By Libby Copeland
Washington Post Staff Writer
Wednesday, September 27, 2006
The president of Pakistan has been in the United States lately to discuss matters of global importance and -- in his spare time -- to flog a memoir. Last night he appeared on Comedy Central's "Daily Show" with Jon Stewart, where he demonstrated both a sense of humor and a deep desire to sell "In the Line of Fire," which, incidentally, is now available on Amazon.com for the low, low price of $16.80, plus shipping and handling.
Following Pakistani custom, Stewart started off by offering Gen. Pervez Musharraf some tea. He also gave Musharraf the "American delicacy" known as a Twinkie.
"Is it good?" Stewart asked, then followed up with: "Where's Osama bin Laden?"
"I don't know," Musharraf replied, as the audience roared with laughter. " You know where he is? You lead on, we'll follow you."
Has it really come to this? In recent days, Musharraf has promoted his memoir, published Monday, on "Hannity & Colmes," "Today," "60 Minutes" and "Charlie Rose." He has engaged in long discussions of his country's foreign policy and endured the occasional moment of awkwardness in service to the greater good of book sales.
For example, on "Charlie Rose":
Rose: " 'In the Line of Fire" seems an appropriate title for your memoir, does it not?"
Musharraf: "I think so. That's why I selected it."
Last night was the first appearance of any sitting president on "The Daily Show," and the best lines, as usual, belonged to Stewart. He asked his guest ("Mr. President") about two attempts on his life, which took place on the same bridge.
"I'd come up with a new way to go to work," Stewart advised his guest.
As usual, much of Stewart's humor was rooted in criticism of the U.S. administration. If Musharraf felt such jokes put him in an awkward position with his ally President Bush -- with whom he met on Friday and is scheduled to meet again today -- he did not say so. Rather, he chuckled and played along. For example, Stewart asked Musharraf if Bush ran against bin Laden in a low-level election in Pakistan, who would win. Musharraf responded that both would "lose miserably."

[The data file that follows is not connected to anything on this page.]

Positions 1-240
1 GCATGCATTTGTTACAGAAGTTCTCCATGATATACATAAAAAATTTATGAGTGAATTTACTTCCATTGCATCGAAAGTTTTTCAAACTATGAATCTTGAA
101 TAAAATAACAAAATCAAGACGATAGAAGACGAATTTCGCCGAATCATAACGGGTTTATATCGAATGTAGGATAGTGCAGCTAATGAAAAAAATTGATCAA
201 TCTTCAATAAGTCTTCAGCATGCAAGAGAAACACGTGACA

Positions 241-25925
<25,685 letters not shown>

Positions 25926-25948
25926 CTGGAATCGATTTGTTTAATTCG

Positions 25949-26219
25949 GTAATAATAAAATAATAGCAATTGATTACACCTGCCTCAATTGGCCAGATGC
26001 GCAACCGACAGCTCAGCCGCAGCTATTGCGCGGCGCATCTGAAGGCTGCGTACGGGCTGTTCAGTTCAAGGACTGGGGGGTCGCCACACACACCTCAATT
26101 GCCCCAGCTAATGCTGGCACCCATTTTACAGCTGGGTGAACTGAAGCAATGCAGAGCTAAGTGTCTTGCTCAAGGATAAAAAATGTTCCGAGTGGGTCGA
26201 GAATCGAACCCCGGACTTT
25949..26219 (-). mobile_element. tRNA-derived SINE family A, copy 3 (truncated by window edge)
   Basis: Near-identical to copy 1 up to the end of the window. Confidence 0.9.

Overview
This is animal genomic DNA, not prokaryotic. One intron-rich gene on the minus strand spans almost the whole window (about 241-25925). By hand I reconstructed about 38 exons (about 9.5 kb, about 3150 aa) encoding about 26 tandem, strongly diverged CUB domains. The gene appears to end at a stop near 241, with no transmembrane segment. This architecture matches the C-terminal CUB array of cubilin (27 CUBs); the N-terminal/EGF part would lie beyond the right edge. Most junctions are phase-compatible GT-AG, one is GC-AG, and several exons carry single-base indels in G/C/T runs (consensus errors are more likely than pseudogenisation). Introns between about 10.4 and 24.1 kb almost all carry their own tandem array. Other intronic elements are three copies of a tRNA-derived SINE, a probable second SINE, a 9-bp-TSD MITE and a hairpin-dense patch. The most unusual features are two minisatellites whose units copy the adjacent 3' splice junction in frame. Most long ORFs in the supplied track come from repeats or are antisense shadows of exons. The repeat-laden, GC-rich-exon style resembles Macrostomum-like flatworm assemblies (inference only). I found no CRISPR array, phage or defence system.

Stewart asked Musharraf why he hadn't made much reference in his book to America's war in Iraq.
"Is that because you felt like it was such a smart move, and has gone so well that to mention it would be gloating?" Stewart asked.
Musharraf laughed and said of the war, "It has led certainly to more extremism and terrorism around the world."
"So we're safer?" Stewart pressed.
Musharraf laughed again. "No, we're not."
Stewart also asked if Bush pays attention when Musharraf meets with him, or whether he might be, say, watching television or sleeping with his eyes open. The president of Pakistan said the president of the United States paid close attention during their last meeting.
Book tours can benefit greatly from juicy details released in advance of publication, and this has proved no less true for Musharraf's book. Last week, it came to light that Musharraf claimed that former deputy secretary of state Richard L. Armitage threatened to bomb his country "back to the Stone Age" if Pakistan did not cooperate in the war on terror. (Armitage has since denied making such a threat.)
Asked about the "Stone Age" quote at a news conference with Bush on Friday, the Pakistani president said he could not discuss his book before it came out, citing an agreement with his publisher.
"In other words, buy the book is what he's saying," Bush said.
Is there any publicity better than that? Of course -- Oprah.